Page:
I silently saunter through the allee of Callery Pears. These 20 to 30-foot deciduous trees were planted decades ago on both sides of the main thru-way directly in front of the mall in which I work. For the longest while, I didn't know what kind of trees they were. Then I went into our Barnes & Noble, and perused the Sibley Guide. Not only did I find the arbor's identity, I discovered that they were actually planted all around the property! (The younger trees' unblemished barks make them appear slightly different from the maturer pears, with their furrowed trunks.)
While their summer foliage was dense and dark, their small, rounded leaves are now--by turns--bright orange, and yellow; firebrick and wine-red. Patches of plum and sienna make appearances too, as well as scatterings of latent verdancy in their innermost leaves. Even the trees' whitish, winter buds add to the array of autumnal resplendence.
I continue along the sidewalk, squarely in the middle of doing my morning patrol. As a security officer, one strives to run balance of being approachable, yet authoritative. But, ultimately, there is no person is here. The variegated leaf-light and the shimmering sounds of crisp foliage in the buffeting breezes occur wholly in presence. Instead of me walking, it feels as if I am steadily and quietly being paraded-through.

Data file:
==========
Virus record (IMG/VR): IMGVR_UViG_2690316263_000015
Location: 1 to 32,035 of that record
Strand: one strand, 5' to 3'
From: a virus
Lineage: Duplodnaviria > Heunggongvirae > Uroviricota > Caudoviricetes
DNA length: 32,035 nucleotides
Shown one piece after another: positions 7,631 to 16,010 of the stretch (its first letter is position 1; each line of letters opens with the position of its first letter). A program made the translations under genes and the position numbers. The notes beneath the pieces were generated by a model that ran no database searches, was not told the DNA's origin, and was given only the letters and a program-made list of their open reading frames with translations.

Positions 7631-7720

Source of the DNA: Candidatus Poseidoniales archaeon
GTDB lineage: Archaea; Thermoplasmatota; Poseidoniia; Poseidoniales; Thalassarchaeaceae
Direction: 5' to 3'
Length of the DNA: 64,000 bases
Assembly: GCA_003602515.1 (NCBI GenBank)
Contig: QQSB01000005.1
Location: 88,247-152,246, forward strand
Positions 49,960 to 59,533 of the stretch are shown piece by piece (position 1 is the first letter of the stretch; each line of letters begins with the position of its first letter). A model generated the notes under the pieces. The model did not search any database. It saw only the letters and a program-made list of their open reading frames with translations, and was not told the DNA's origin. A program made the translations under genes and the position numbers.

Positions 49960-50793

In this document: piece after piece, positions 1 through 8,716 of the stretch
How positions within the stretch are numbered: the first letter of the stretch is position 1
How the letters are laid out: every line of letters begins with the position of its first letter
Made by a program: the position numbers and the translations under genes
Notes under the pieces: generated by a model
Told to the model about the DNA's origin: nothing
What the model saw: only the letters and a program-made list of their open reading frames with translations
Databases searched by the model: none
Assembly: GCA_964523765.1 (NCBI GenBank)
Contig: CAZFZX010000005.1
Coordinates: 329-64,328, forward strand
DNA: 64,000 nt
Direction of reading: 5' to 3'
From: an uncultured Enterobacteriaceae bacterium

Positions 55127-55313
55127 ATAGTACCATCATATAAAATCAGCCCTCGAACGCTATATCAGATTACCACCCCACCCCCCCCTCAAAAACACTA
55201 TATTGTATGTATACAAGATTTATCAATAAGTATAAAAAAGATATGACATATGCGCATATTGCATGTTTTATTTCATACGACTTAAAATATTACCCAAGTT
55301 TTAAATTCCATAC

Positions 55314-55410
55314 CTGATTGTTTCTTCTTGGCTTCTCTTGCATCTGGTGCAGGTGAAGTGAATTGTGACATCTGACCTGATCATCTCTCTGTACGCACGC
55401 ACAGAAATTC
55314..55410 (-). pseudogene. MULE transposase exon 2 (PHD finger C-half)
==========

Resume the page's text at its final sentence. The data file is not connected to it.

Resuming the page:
Sri Atmananda (Krishna Menon) wrote that there are three spiritual graces: 1. To be born a human being (as such, you have the ability not only to know that you exist, but to know that you are Existence proper); 2. To have a keen desire for awakening to your natural state; and 3. To be able to talk with someone who has recognized his or her ever-present Reality.
I would tentatively add a fourth benevolence (at least for this particular body/mind): To feel the depth and beauty of the seasons. This, of course, is more than mere leaf-viewing or taking some moment to enjoy the redolent scents of April flowers. For to be able to fully revel in the multitudinous changes in the rhythms of the year, you must first know that which Does Not Move. It is only with the recognition of this beginningless Background that you are truly made speechless by, say, the hushness of a snow-ladened yard or the turquoise horizon of some summer seascape.
Though it is December's end, the Callery Pears provide a perfect motley of fall-like hues. Like the silence and spaciousness in which these colors are occurring, they are graces all.